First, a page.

The cable that goes from the inside of the car to the hood latch is all mess up. The inside cable is hanging on the floor in the middle of the brake, not safely. Is there a part that I need to replace on the inside of the car before replacing the cable?
I have broke my hood latch cable 3 times in the past, mostly due to cold weather up here in Canada. The cable, if I remember correctly, is a continuous part, basically when you replace it, it's new from the handle all the way to the latch. If that is correct, then no, you don't need to replace anything inside the car.
Course I don't know exactly what you did, just assuming it broke when you popped the hood....... I had a 2001 focus also for the record.
I just broke my hood cable too. Just wondering why would it freeze up in winter?? I have experienced a few times that the hood release handle is stuck during this winter, and today after I opened the hood, I can't close it back anymore. I have poured a bottle of WD-40 onto the latch, but seems like the cable or mechanisim inside just refuse to release. and as I pulled the release handle, the cable broke.
Is there a way to maintain this in winter??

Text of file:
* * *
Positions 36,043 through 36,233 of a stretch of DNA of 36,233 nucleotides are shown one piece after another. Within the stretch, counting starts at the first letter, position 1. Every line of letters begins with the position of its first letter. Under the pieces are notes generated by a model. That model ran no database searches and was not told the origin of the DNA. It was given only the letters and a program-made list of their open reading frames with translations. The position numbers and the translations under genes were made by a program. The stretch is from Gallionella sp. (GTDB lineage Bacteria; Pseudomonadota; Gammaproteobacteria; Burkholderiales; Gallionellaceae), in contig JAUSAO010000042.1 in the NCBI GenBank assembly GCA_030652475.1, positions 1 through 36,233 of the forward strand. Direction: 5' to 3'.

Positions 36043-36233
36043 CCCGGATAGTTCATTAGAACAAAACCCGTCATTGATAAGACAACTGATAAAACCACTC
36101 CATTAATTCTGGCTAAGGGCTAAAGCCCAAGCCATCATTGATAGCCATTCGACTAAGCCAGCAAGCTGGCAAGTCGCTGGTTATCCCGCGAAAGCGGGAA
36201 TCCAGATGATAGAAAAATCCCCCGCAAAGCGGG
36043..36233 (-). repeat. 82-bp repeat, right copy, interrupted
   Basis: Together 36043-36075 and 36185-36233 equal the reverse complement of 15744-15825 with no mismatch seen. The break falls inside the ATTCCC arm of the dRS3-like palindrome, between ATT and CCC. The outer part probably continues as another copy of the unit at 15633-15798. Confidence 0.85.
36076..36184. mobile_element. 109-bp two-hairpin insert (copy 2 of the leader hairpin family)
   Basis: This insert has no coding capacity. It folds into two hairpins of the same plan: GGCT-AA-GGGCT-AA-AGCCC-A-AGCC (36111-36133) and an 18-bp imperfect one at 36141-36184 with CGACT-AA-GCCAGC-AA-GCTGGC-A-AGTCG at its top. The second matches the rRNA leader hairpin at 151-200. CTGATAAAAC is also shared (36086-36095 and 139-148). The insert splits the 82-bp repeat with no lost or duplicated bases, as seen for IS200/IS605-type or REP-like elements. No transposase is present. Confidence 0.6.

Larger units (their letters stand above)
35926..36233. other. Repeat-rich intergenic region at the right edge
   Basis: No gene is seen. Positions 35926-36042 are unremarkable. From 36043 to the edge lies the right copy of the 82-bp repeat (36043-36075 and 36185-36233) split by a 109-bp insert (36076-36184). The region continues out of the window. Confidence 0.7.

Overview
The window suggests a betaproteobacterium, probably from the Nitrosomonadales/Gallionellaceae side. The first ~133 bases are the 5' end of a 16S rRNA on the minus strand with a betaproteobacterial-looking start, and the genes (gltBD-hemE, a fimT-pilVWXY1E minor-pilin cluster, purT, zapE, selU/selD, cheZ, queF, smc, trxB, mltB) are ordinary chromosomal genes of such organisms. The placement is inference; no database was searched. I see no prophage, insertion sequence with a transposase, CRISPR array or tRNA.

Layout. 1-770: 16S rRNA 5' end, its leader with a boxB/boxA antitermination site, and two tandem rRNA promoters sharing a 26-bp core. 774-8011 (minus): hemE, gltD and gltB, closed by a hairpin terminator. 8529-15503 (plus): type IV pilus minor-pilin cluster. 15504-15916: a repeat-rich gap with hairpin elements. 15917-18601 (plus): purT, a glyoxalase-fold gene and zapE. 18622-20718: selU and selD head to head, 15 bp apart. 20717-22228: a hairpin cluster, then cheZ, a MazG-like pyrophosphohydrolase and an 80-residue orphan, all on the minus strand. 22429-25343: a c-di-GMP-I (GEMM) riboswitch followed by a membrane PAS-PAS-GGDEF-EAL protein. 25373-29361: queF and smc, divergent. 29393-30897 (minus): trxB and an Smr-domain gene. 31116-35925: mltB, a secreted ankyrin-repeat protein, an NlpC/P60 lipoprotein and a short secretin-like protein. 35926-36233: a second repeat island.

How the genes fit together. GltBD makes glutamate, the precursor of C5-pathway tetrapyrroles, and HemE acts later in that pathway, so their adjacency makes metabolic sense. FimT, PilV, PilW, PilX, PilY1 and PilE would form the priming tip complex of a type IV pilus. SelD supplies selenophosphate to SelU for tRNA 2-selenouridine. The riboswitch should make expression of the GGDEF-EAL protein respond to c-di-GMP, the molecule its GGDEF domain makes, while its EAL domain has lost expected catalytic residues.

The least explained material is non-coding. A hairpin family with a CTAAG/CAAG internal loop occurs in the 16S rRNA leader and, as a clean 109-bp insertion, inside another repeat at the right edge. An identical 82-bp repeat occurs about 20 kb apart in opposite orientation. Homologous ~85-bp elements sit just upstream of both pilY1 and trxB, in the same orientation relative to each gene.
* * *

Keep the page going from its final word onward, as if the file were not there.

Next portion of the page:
And what is the rough cost to replace this cable??
Don't quote me but I think the cable is about $38 bucks.
As far as maintenance, really wish I knew. I've broke 3 and had the dealer replace them all. Something like WD-40 that repels water would be my best guess. But the way it sounds yours is already froze, which means you need heat to thaw it first, heat gun/hair dryer.
Using this prior to each Winter might work, as I have used it on motorcycle cables in the past. To do it right, you need to disconnect the cable at one end to mount the sealing device that forces the lube down the cable under pressure:
Note that some newer design cables use a plastic sheath around the interior wire to reduce friction, and if the hood cable is one of those designs, lubing it would not be advisable. I suspect a low use cable like the hood release would not use this more expensive design, that is used on many newer motorcycle cables, but it might be worth cutting the old cable apart to check.